"Anger is the roar of a lion, the cry of a universe longing to be born. It reminds you, when you have forgotten, that the power of life moves through you. That you have a voice."
Anger often gets a bad rap. Sure, when a person acts out thoughtlessly from anger or impulsively without considering the impact of his/her actions on self or other, anger can be harmful personally and relationally. Becoming verbally or physically abusive is not okay. However, we often fail to make distinction between healthy, life promoting angry feelings and destructive expressions that may obscure deeper feelings and experiences underneath the anger.
Anger is a natural response to someone crossing your boundary in a way that is not okay for you, imposing their will on yours, treating you unfairly, breaking an agreement or breaking your trust. In these circumstances, your anger says, "what you are doing is not okay for me." "I matter." "I have rights and needs." Anger allows you to stand in your truth and your worth. And it tells the other person that what they have done is not okay.
If you fail to honor your anger in these kinds of circumstances--pushing it away, labeling it as "bad" or "negative," you do your heart and soul a disservice. On the other hand, if you act out from the anger, you may do yourself a disservice as well, and make the situation worse. Being able to "be with" anger--feeling its intensity, its power, and often the pain underneath it, allows you to stand in the value of your own experience.
Poet Jeff Foster writes, "Feel its pounding, its vibrations, its longing to be acknowledged, held. At its burning core, discover courage. The courage to be yourself. To hold your path fearlessly. To speak for those without a voice…. To roar with love."
Anger can be an affirmation of life. Anger can be an act of love for others or self-love. If we don't care, we don't get anger. What we do with anger is a choice and learning how to respond rather than react is an important skills and lesson.
If we suppress anger, it does not go away. Anger holds a lot of energy. It can eat away at us deep inside. It can haunt us. And it might pop up down the road when something unfair, or confrontational happens again. A woman I know noted that she became like a feral cat as a child to respond to feelings of unfairness and invisibility. Her power was in her anger, like a cat growling and swatting with her claws. So, when something felt unfair, she would get angry and confrontational. There was no room for her hurt and her pain. And sadly, there were things she needed then and now which required vulnerability that she could not access because anger had become her shield. She had never really gotten comforted when she needed comforting. And she had also never been able to express her anger in a way that felt healing, where she got heard. She found herself getting stuff in the growling, when she needed to find comfort. Learning how to hold her anger and pursue what she needed was a critical learning.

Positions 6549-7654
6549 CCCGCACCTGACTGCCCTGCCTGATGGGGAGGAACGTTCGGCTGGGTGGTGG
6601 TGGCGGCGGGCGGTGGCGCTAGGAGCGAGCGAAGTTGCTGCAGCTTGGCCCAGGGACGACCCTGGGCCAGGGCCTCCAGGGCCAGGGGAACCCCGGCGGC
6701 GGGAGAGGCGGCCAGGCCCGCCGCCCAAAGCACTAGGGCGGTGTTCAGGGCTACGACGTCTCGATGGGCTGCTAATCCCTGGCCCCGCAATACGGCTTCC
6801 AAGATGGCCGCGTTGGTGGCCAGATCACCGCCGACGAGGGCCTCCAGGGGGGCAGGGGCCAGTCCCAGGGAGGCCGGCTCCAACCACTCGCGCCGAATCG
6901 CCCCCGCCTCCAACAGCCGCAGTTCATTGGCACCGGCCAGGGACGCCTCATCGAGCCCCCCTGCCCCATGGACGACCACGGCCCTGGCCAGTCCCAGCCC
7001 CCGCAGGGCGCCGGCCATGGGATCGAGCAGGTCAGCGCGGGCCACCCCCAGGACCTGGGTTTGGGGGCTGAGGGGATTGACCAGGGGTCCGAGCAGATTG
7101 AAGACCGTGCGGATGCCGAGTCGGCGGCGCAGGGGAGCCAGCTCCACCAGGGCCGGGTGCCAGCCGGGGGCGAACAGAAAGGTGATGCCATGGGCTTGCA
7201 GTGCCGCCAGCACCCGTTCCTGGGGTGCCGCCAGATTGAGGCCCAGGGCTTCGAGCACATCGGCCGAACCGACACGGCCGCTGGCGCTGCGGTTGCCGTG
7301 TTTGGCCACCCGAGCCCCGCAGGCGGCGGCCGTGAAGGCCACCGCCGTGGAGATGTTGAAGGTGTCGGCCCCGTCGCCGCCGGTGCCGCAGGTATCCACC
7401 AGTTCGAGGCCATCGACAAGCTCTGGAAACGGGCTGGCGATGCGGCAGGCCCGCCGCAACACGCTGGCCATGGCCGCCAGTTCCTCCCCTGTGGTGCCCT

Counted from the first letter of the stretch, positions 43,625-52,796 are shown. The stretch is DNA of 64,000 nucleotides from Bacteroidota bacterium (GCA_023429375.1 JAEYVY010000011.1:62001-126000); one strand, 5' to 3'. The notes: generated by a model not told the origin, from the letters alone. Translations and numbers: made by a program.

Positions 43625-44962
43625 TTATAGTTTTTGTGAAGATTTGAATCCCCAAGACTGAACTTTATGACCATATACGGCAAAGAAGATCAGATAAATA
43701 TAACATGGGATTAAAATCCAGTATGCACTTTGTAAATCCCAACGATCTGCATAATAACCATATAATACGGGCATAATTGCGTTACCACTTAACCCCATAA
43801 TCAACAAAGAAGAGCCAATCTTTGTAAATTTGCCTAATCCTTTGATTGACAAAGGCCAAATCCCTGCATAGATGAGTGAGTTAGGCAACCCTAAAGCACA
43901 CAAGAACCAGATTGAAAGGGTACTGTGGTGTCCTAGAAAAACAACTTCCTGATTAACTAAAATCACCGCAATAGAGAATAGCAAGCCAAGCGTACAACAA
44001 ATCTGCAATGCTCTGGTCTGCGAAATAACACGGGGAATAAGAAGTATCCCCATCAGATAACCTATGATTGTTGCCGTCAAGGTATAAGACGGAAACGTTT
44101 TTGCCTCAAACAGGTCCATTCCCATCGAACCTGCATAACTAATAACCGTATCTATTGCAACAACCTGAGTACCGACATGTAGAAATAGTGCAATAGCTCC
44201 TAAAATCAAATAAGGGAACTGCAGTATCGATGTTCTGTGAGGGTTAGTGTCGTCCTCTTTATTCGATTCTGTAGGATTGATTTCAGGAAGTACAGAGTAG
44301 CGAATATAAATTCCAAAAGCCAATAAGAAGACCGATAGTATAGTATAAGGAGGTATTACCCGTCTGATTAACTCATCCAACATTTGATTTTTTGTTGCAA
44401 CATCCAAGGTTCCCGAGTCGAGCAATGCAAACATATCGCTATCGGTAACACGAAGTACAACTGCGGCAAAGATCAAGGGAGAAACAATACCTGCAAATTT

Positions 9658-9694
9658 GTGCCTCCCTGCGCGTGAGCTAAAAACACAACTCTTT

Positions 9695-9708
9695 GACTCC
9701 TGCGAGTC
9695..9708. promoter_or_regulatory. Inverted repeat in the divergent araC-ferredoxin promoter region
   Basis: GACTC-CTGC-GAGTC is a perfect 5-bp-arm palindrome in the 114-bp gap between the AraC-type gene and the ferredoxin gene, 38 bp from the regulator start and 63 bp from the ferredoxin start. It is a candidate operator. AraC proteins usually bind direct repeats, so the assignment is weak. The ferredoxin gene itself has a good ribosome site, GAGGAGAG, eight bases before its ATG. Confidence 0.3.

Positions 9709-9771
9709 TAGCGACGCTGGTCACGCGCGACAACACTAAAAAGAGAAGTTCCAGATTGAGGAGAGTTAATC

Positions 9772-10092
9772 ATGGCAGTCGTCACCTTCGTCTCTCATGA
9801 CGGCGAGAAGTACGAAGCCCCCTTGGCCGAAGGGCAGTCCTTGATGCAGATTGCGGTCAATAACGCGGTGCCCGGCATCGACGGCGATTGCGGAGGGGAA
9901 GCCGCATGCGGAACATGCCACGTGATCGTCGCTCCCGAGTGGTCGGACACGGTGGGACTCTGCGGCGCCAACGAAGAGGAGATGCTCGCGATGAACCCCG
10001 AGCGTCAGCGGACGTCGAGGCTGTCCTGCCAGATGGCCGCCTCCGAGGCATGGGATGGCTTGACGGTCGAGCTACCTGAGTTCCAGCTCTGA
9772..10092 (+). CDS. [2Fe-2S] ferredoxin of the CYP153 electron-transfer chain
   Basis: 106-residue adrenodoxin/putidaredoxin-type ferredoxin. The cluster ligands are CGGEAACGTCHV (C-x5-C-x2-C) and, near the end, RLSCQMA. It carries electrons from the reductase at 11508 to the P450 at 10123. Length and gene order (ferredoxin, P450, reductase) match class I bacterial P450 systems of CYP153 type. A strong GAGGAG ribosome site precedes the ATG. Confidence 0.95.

Even the worst criminals who act out of anger in unfathomable ways often have a painful context that fuels their unfathomable actions. I read an article in the Boston Globe today about the history of a man who shot a Boston Police Officer. What he did was horrible, for sure. But the author of the article asked, "what kind of life had this 41 year old man had that could have led him to do such a horrible thing?" It turns out that the shooter had a 23 year record with the law, including having been shot 13 times on two occasions himself. One time when he was being arrested, he told the arresting officer, "It's okay, just shoot me." The author of the article noted that this was not a normal response, but instead reflected the level of violence this man lived in and around since childhood. He posed the question: how scary must it have been to live in this kind of environment, and to have a gun in your possession at all times as a first line of self-defense against others with guns?
There is no arguing that shooting the police officer was wrong. And yet, recognizing the humanity in the "criminal" and what led him to behave the way he did is critical. If we found ways to intervene with compassion first, perhaps those most wounded could learn to be more gentle with their anger. And perhaps the difference between being with anger in a healthy embodied way and acting out of anger in a way that is destructive to self and others would be more commonly understood.